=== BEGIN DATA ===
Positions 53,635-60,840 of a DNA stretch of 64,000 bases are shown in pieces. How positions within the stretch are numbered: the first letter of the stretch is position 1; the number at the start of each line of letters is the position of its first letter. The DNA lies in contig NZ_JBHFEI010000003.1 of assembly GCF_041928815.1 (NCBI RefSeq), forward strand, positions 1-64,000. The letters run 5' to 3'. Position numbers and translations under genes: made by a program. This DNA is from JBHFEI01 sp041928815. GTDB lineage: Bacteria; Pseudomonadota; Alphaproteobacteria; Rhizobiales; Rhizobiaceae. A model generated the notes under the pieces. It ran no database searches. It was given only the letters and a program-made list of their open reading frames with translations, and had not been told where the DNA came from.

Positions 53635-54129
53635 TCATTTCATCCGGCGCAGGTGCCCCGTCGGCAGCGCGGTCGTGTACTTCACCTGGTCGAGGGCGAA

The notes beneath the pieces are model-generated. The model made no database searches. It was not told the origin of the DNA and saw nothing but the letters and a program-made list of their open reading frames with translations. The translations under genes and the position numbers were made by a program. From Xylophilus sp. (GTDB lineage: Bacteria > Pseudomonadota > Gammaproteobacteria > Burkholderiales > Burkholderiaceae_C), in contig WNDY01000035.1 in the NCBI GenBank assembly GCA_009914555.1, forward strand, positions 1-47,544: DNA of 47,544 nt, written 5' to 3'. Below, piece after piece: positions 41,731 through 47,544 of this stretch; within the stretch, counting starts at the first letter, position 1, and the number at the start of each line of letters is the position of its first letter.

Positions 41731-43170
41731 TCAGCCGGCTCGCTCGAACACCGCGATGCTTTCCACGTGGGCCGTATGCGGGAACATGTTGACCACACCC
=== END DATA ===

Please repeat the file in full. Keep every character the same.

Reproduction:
Positions 53,635-60,840 of a DNA stretch of 64,000 bases are shown in pieces. How positions within the stretch are numbered: the first letter of the stretch is position 1; the number at the start of each line of letters is the position of its first letter. The DNA lies in contig NZ_JBHFEI010000003.1 of assembly GCF_041928815.1 (NCBI RefSeq), forward strand, positions 1-64,000. The letters run 5' to 3'. Position numbers and translations under genes: made by a program. This DNA is from JBHFEI01 sp041928815. GTDB lineage: Bacteria; Pseudomonadota; Alphaproteobacteria; Rhizobiales; Rhizobiaceae. A model generated the notes under the pieces. It ran no database searches. It was given only the letters and a program-made list of their open reading frames with translations, and had not been told where the DNA came from.

Positions 53635-54129
53635 TCATTTCATCCGGCGCAGGTGCCCCGTCGGCAGCGCGGTCGTGTACTTCACCTGGTCGAGGGCGAA

The notes beneath the pieces are model-generated. The model made no database searches. It was not told the origin of the DNA and saw nothing but the letters and a program-made list of their open reading frames with translations. The translations under genes and the position numbers were made by a program. From Xylophilus sp. (GTDB lineage: Bacteria > Pseudomonadota > Gammaproteobacteria > Burkholderiales > Burkholderiaceae_C), in contig WNDY01000035.1 in the NCBI GenBank assembly GCA_009914555.1, forward strand, positions 1-47,544: DNA of 47,544 nt, written 5' to 3'. Below, piece after piece: positions 41,731 through 47,544 of this stretch; within the stretch, counting starts at the first letter, position 1, and the number at the start of each line of letters is the position of its first letter.

Positions 41731-43170
41731 TCAGCCGGCTCGCTCGAACACCGCGATGCTTTCCACGTGGGCCGTATGCGGGAACATGTTGACCACACCC